The reality is that no one knows for sure how much radiation one is exposed to when a radioactive isotope is injected into your blood stream as no one measures how much radiation your body is exposed to and how long the radioactive isotope stays in your body. When you walk out of the hospital, you really do not know whether there are still radioactive isotopes in your body and when is a safe time for you to hug and embrace your loved ones without fear of residual radiation emitting from your body. There are very few studies which have examined this issue and one small study published in July 2013 in the Journal of the American College of Cardiology entitled “Radiation Dose in Close Proximity to Patients After Myocardial Perfusion Imaging” by researchers from Beth Israel Deaconess Medical Center documented that radiation persisted hours after the test when the patients were examined before they left the hospital. However, there is no data as to when the radiation completely disappears from the body.
In 2011, there were 2 patients who were crossing the border to/from the United States when radiation detectors identified radiation originating from the patients. Both patients were found to be emitting a high radiation dose (about 90 mSv) and had undergone rubidium PET scan of the heart 2 and 4 months prior. The rubidium isotopes were contaminated with strontium isotopes. The frightening thing about the incident was that the impure radioactive isotopes will remain in the body for decades which means that the patients will be continuously exposed to radiation for the rest of their life and it also means that those who come into close contact with them will also be exposed to radiation.
Precautions for your loved ones
Precautions are prescribed for those who have been administered radioactive isotopes to treat medical conditions. For those who are given radioactive iodine for excessively high thyroid hormones due to a hyperactive thyroid gland or to kill any residual cancer cells after surgery for thyroid cancer, certain precautions are advised. These include sleeping alone for 3 to 5 nights after radioiodine administration (varies according to the quantity of radioactive iodine administered) and avoiding direct contact with children for up to 7 days. In addition for the first 3 days after treatment, keep a distance (about 2 metres) away from others, drink plenty of liquids to remove radioactive iodine through the urine, do not share personal items (including towels, eating utensils), wash hands frequently, clean toilet seat after usage, wash your cups and dishes separately and do your laundry separately.
Currently, there is insufficient data for doctors to understand how long the body will continue to emit radiation after a nuclear scan of the heart. Although doctors do not provide specific precautionary advice after diagnostic tests using radioactive isotopes, given that the body continues to emit radiation for some time after the radioactive scan, it may be advisable to take similar precautions for a day or two after the tests to avoid potential radiation exposure to your loved ones.
Hence unlike radioactive isotope scans, the radiation exposure from X-rays or CT scans are present only during the scan and there is no further X-ray radiation exposure upon completion of the X-rays. In addition, the radiation dose you are exposed to is calculated by the machine after each scan is completed.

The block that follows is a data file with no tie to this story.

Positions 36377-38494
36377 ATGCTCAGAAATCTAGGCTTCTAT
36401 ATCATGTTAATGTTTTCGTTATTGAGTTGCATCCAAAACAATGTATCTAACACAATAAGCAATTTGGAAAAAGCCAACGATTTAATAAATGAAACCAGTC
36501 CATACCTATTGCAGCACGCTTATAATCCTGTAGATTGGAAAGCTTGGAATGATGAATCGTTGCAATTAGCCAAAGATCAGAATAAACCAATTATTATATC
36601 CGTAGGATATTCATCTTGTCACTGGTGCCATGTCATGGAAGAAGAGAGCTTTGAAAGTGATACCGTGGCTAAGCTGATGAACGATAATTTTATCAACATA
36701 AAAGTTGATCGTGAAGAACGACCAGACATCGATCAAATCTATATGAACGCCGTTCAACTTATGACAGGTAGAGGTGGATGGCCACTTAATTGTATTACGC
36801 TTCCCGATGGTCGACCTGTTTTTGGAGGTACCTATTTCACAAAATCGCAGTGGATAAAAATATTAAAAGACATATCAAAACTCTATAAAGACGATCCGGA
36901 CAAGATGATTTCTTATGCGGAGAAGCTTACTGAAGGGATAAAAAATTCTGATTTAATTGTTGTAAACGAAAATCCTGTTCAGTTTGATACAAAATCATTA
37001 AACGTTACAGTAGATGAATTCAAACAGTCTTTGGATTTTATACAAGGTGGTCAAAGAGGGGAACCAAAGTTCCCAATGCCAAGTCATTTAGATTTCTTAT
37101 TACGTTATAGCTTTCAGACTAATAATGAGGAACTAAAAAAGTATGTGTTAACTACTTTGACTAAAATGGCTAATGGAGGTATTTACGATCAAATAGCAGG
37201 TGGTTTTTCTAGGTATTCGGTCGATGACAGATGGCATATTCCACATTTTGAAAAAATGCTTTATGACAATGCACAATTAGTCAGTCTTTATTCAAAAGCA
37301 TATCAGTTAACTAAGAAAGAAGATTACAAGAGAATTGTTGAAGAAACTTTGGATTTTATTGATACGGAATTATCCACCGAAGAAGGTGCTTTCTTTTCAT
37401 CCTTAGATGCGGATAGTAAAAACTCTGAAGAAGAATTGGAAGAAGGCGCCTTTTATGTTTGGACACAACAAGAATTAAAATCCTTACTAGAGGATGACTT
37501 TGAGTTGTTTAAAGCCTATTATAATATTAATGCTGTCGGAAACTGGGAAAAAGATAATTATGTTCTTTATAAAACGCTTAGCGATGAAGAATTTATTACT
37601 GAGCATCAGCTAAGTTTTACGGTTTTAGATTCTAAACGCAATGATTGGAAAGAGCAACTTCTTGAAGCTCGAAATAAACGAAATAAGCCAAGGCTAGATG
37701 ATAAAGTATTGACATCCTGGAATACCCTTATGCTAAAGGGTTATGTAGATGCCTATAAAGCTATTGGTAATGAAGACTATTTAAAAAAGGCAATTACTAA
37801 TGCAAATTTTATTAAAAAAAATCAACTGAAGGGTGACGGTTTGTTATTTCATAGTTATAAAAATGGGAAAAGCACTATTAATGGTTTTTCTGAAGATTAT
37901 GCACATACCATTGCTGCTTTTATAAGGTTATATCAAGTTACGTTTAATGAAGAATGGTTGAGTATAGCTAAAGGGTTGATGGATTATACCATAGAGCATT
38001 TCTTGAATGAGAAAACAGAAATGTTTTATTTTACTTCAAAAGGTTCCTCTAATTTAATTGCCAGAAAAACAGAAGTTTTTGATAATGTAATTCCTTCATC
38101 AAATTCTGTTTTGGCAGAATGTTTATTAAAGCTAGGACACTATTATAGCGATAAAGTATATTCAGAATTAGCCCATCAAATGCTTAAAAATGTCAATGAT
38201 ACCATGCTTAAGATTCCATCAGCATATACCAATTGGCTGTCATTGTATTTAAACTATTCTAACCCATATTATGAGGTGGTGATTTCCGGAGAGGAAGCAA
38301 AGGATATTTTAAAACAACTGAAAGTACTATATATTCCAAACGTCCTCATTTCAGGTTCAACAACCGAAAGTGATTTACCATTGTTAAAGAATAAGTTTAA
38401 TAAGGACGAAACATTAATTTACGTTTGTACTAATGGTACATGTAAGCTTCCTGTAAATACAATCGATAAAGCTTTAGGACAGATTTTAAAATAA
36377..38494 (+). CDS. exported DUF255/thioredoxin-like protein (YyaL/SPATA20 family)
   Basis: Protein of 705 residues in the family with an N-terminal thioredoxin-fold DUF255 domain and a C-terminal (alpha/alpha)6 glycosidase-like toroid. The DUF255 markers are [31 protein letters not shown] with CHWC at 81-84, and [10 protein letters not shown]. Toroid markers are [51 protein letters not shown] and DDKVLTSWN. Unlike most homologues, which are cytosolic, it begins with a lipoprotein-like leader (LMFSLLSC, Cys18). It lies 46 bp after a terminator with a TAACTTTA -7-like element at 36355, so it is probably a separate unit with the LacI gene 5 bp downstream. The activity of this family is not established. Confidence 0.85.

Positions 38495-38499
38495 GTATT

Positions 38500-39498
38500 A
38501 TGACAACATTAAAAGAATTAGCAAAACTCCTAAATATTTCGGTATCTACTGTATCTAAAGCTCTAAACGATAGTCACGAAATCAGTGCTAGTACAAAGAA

Be radiation smart
Diagnostic tests are essential in today’s health care facilities and it is almost impossible not to be exposed to ionizing radiation. Small amounts of radiation are harmless and do not increase the risk of cancer. Hence, one needs to be radiation smart to maximize the accuracy of modern diagnostic tests and minimize the potential risks of ionizing radiation. Some useful measures include:- 1) if you are asked to undergo a test that involves the injection of a radioactive isotope, ask your physician whether there is an alternative with lower or no radiation dose; 2) If you are asked to undergo a nuclear scan of your heart to detect the presence of heart arteries which involves the injection of radioactive isotopes, you can ask for an alternative such as CCTA which is the only non-invasive test that allows the direct visualisation of heart arteries; 3) if your doctor asks you to undergo a nuclear scan of your heart to detect the viability of your heart muscles, you may want to consider asking for another alternative test which has no ionising radiation such as magnetic resonance imaging (MRI) of the heart; 4) if your doctor wants to send you for CCTA, choose a highly experienced centre with the ability to do the scans accurately at low radiation doses; 5) If you have chest pain and want to avoid any X-ray exposure, you may want to consider using MRI of the heart arteries to look for significant blockage in the major heart arteries – there is no injection required and there is no X-ray radiation. However, there are very few centres with the expertises to do this test and the accuracy is less than that of CCTA; 6) If your doctor wants to do an invasive coronary angiogram, you should discuss with him to consider the alternative of doing a CCTA instead. Arm yourself with facts about radiation – you may be surprised that most doctors have no knowledge of the radiation exposure from the various diagnostic tests and treatments. Beware of the invisible enemy!